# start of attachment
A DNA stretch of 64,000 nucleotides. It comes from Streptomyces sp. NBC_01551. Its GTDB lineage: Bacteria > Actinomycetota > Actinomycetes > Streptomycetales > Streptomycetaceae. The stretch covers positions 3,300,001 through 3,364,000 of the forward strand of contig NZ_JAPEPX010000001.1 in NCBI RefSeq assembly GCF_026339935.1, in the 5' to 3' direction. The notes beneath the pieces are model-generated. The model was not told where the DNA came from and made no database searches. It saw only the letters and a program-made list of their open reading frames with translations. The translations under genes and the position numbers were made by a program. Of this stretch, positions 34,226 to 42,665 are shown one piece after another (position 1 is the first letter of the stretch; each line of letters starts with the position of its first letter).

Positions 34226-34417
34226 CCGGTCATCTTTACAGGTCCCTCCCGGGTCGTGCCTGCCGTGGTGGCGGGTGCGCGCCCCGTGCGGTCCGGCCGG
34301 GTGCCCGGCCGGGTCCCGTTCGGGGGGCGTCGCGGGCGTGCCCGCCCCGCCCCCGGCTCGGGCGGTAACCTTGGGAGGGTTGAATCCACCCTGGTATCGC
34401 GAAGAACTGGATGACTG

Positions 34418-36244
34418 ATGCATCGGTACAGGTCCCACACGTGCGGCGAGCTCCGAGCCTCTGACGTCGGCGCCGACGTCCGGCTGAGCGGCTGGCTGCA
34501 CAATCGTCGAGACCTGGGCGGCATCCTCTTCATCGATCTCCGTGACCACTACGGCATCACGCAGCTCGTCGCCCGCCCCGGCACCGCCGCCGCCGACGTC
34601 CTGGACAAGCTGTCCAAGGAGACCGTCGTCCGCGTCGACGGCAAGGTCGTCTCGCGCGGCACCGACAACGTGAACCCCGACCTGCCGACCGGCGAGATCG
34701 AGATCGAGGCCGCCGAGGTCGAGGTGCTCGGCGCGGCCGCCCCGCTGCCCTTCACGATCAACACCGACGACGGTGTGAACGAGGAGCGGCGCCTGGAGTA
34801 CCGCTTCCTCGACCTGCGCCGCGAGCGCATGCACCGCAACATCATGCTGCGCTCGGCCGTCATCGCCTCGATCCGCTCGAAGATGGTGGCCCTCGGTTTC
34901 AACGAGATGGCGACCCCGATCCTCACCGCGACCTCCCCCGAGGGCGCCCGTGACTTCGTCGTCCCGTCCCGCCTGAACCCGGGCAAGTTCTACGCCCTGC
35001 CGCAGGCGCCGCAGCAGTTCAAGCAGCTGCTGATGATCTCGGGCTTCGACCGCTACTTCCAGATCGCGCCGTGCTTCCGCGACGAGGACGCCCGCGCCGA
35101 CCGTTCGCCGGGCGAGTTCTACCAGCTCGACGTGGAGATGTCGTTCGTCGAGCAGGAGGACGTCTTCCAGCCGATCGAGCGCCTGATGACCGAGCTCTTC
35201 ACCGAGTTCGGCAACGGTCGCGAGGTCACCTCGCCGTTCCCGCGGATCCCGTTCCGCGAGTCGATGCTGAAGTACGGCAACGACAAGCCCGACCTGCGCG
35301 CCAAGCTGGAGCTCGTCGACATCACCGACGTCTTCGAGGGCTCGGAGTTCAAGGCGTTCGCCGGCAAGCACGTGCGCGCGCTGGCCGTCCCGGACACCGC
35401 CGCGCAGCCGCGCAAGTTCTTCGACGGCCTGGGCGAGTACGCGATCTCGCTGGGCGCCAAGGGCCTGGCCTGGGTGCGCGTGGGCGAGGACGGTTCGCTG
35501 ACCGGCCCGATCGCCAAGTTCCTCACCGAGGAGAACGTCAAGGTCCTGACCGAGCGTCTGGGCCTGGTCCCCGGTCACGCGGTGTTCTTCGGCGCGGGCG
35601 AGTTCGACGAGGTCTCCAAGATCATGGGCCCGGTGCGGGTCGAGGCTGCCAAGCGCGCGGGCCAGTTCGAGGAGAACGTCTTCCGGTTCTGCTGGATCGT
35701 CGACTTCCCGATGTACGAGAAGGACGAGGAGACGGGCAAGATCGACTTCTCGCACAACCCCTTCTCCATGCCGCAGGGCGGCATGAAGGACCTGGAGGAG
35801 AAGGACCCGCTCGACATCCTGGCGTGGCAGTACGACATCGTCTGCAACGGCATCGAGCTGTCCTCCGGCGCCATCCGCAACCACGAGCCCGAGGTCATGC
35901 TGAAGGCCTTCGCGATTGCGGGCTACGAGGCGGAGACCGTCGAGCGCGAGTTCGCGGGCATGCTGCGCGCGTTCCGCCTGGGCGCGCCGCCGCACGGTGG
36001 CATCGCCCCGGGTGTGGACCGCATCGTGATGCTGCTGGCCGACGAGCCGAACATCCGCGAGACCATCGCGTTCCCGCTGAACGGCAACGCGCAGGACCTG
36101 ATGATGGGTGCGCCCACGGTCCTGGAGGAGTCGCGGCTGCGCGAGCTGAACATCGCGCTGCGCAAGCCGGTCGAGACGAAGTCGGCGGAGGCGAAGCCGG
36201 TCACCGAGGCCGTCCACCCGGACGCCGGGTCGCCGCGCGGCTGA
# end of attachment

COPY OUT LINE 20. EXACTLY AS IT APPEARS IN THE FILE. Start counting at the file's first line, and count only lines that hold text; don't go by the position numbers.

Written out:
35701 CGACTTCCCGATGTACGAGAAGGACGAGGAGACGGGCAAGATCGACTTCTCGCACAACCCCTTCTCCATGCCGCAGGGCGGCATGAAGGACCTGGAGGAG